Just Grazing
11
Feb

Chickens rule the roost

Chickens get highChickens are more like people than you think.

We’ve been raising them for a few years.  In the beginning, we often used our spare time to simply watch them socialize, eat, forage, lay eggs and roost. Now that we have little spare time, our interaction with them is more limited, but we know them well.

Keeping chickens seems all the rage nowadays.  Williams-Sonoma, the company whose gourmet cookware and home furnishings are the cat’s meow for kitchenistas, now sells chicken coops. A bit pricey at $1,495.00. We’ll wait until they’re on clearance. And they pale in comparison to the ones our friends Bill and Kelly built for Kay’s and Ann’s flocks.

Laying hens can be wily. Don’t be surprised if you’re trying to get one out of your barn and she begins to play a barnyard version of the kids’ game “tag.” We have watched with amusement as a hen stands on one side of a wheelbarrow looking directly at us, waiting for our first move, and then dashing around the wheelbarrow when we chase her. We stop. She stops.

Sometimes there are squabbles in the flock. Who knows what starts them, but they usually don’t last long, settled with a few well placed pecks.

Just as in life, there are bullies in the chicken yard. They can be especially tough on hens that have become weak or injured, often attacking them so frequently that we have to remove the weak one until she is strong enough to hold her own.

Victim of bully

This hen was beaten up by a bully hen.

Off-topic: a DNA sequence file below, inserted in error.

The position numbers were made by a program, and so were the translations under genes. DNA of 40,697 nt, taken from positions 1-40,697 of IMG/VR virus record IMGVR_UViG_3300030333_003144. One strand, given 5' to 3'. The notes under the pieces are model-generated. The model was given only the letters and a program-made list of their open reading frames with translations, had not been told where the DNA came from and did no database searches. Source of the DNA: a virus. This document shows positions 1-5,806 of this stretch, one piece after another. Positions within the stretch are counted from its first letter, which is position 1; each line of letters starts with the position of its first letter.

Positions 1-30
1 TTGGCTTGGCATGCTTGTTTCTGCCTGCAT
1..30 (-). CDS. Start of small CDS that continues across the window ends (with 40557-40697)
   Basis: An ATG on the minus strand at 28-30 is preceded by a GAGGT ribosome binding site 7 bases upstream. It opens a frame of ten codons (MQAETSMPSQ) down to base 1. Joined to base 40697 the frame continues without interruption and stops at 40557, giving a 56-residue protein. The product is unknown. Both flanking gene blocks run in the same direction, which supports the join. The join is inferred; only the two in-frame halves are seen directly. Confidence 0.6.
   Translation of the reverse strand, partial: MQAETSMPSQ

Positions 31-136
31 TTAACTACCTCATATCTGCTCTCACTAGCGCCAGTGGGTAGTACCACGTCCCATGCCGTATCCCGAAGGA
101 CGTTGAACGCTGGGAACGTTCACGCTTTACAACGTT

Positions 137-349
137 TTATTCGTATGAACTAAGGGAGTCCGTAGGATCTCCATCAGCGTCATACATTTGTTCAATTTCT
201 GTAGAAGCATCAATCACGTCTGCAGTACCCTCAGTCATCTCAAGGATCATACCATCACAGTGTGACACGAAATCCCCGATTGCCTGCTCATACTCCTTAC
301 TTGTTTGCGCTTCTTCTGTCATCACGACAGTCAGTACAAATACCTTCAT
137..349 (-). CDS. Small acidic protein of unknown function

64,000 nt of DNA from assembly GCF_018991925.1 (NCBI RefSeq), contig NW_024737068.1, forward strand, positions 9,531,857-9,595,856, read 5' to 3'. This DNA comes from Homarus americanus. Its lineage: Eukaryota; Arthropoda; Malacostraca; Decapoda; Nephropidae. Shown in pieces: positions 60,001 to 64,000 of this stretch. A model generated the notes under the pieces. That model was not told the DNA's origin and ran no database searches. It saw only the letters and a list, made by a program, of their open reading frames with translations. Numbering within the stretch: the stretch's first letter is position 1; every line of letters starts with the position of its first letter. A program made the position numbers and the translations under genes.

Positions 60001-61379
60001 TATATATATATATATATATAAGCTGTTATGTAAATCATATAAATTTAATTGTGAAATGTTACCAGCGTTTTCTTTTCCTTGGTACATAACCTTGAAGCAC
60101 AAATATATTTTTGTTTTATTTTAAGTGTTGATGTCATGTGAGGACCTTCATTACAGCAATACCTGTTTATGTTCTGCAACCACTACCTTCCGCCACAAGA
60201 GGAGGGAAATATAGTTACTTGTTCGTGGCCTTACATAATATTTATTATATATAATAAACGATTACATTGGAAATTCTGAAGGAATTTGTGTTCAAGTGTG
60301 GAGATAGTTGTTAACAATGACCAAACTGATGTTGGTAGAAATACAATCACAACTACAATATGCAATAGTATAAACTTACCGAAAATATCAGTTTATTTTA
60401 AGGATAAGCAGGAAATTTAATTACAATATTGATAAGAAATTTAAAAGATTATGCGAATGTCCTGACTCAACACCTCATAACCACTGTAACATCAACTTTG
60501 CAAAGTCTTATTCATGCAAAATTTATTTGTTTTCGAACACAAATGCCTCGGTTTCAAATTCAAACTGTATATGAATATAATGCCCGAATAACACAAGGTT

Like those people who drive to work every day and hope to get the same parking spot, hens stake out a favorite spot on the roosting poles in the chicken coop at night. Sometimes this causes disputes, as it might if you parked in someone’s spot. So far we haven’t seen any coop rage incidents. Just a lot of squawking. And there are two hens who insist on roosting on a swing they created out of their PVC pipe nipple drinker.

If you think cliques only happen at school or work, you’re wrong. Chickens form cliques. We’ve seen small groups of hens sticking together and avoiding other groups.

Then there are the wanderlust few who escape the chicken yard and explore. They are the brave and bold ones who fly up onto the tractor, walk beneath the horses, explore a pickup truck’s engine when the hood is left up, and dare the cat to come near them.

They are the ones who leave an egg in unusual places because when the urge strikes, they lay.

Egg in horse feeder

Egg in horse feeder

Chickens are much smarter than you might think. As reported in The New York Times, a team of Italian researchers recently reported that “newborn chicks, like humans, appear to map numbers spatially….”

 

 

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Our honeybees forage on a variety of crops planted on the farm, as well as native species of trees, plants and weeds.

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